How PH workers are tapping social media in gutsy ways

Originally published at Blogwatch

bring back NXP 24

Photo by IOHSAD

There is some sort of alienation when new tech gadgets are rolled out from assembly lines and into the bustling marketplace. Electronics workers rarely make out the most of these tools to at least be heard in the vast social media sea. In the daily grind, they work to produce communication tools which the middle class use to share a wide range of content, from selfies to scrumptious desserts and social commentaries.

Now this is something new: the workers who make your smartphones, tablets and PCs are tapping these same tools to present a different story to these gadgets. Seeing the potential of social media to push for advocacies, workers are now bringing the issues of meager wages, contractualization and union-busting closer to the general public.

Take the #bringbackNXP24 for instance, a campaign that calls for the reinstatement of 24 illegally dismissed union officers and for the resumption of stalled bargaining talks in electronics firm NXP Semiconductors in Cabuyao, Laguna. In around three weeks’ time, the Facebook page has drawn over 1,000 likes and boasts of active daily engagement among its base and outer circles – something unusual for a relatively unpopular campaign and for a labor issue in the Philippines at that.


Last May 5, the 24 union leaders were illegally dismissed by the company for merely spending the regular April holidays (April ) with their families. NXP Semiconductors describes the workers’ decision not to work on a regular holiday as “illegal strike.” But the union maintains that the management’s move is meant to derail the ongoing negotiations for a new collective bargaining agreement (CBA).

“The union demands a significant wage hike for workers – an 8% increase, while the management wants only a 3.5% raise. The union also insists that contractual employees be regularized, to which the company disagrees,” the campaign’s petition reads.

#bringbackNXP24, which is the brainchild of a circle of labor advocates, has now become the buzzword and battle cry of thousands of NXP workers and their supporters. It is now part of the “unselfies” of trade unionists and labor advocates from Australia, Hongkong, China to Belgium. It is in the placards carried by workers during their protests. It is even spraypainted on the company’s white walls inside the Light Industry Science Park (LISP) in Cabuyao, a sign of defiance against the economic zones’ strict “no union, no strike” policy.

The inspiring thing about the campaign is that NXP workers themselves are the ones sharing updates inside the company. Just recently, a worker uploaded a photo of the latest company memo that tries to sow confusion among the 1,500-strong workforce. In another instance, a worker uploaded a photo of the company’s anti-union message contained in a paper strip.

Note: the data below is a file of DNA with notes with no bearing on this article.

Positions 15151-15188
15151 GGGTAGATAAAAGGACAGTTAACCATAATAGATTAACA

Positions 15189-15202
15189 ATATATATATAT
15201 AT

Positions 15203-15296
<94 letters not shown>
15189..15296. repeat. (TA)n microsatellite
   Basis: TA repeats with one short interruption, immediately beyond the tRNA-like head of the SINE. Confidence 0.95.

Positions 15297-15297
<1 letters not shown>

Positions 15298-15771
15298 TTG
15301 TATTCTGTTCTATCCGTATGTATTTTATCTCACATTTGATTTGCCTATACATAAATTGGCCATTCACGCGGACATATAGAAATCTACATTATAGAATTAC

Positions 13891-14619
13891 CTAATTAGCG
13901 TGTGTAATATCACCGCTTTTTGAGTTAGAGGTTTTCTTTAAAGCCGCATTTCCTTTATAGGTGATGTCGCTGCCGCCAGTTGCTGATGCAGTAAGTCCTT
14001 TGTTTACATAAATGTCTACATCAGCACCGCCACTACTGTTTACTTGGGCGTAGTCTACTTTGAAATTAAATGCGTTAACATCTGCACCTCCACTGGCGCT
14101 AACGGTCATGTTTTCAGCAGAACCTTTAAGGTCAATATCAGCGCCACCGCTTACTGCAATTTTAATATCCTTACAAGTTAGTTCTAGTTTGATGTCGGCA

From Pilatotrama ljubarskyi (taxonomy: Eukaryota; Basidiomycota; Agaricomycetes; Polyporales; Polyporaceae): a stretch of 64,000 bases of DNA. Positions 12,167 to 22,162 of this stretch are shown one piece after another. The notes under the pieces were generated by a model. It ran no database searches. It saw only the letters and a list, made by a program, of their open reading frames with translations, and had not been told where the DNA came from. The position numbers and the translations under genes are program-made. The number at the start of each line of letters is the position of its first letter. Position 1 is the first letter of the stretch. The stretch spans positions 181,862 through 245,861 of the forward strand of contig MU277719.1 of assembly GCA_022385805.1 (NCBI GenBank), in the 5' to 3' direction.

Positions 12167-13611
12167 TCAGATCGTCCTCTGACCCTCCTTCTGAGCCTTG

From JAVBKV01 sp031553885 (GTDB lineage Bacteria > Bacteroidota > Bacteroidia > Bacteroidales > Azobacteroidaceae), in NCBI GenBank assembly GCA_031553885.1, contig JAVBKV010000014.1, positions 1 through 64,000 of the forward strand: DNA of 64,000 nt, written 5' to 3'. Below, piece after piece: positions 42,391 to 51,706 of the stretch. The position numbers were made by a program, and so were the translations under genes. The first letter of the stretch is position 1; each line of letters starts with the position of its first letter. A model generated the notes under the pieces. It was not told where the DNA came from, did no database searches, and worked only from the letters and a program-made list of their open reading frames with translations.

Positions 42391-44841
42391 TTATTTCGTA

Ahead of this year’s Labor Day commemoration, Filipino workers and labor advocates embarked on an enterprising initiative to mark the special day in social media alongside the democratic protest actions in Manila and key cities. Through #May1Fight, netizens were encouraged to support the workers’ cause by sharing Labor Day memes, photos and messages, which were later compiled in a Storify post.

Interestingly, the initiative piqued the interest of mainstream media and bloggers. reported that #May1Fight drew over 400 tweets on May 1 as tracked by analytics tool Hashtracking. Again, this is a remarkable baby step for a breakthrough labor advocacy initiative on social media in the Philippines.

Raising workers’ capacities

To complement and sustain these initiatives, at least two projects are focused on raising capacities of Filipino workers to use social media and citizen journalism to amplify their voices and to influence policymakers.

Contractuals for Change Media Media Collective (CCMC), a project by the Ecumenical Institute for Labor Education and Research (EILER), is conducting social media trainings among contractual workers, who constitute the majority of the workforce yet voiceless and not represented by existing unions. The project is supported by the World Association for Christian Communication (WACC) and Otto per Mille.

Another initiative, WORKINGCAST, targets unionists for social media and photojournalism sessions to help workers document cases of work-related accidents and union activities. The project is run by the Institute for Occupational Health and Safety Development (IOHSAD), a Manila-based labor NGO. More often than not, work-related injuries are easily swept under the rug by erring companies, as traditional media cannot immediately access company premises. Hence, the project seeks to shed light on numerous health and safety violations in the workplaces that lead to terrible injuries or even death of workers.

During Saturday’s celebration of Social Media Day, Filipino workers and their supporters vow to take part in the #boomPH activities at SM Aura. They will carry their demands for regularization and higher wages loud and proud, alongside equally important causes in the vibrant local social media landscape.


3 thoughts on “How PH workers are tapping social media in gutsy ways

  1. Pingback: Filipino Workers Who Make Your iPhone Possible Are Fighting Labor Abuses With Selfies and Hashtags · Global Voices

  2. Pingback: Workers Who Make Your iPhone Possible Are Fighting Labor Abuse in the Philippines With Selfies and Hashtags · Global Voices

  3. Pingback: De filippinska arbetare som gör din iPhone möjlig kämpar mot exploatering med hjälp av självisar och hashtaggar · Global Voices på svenska

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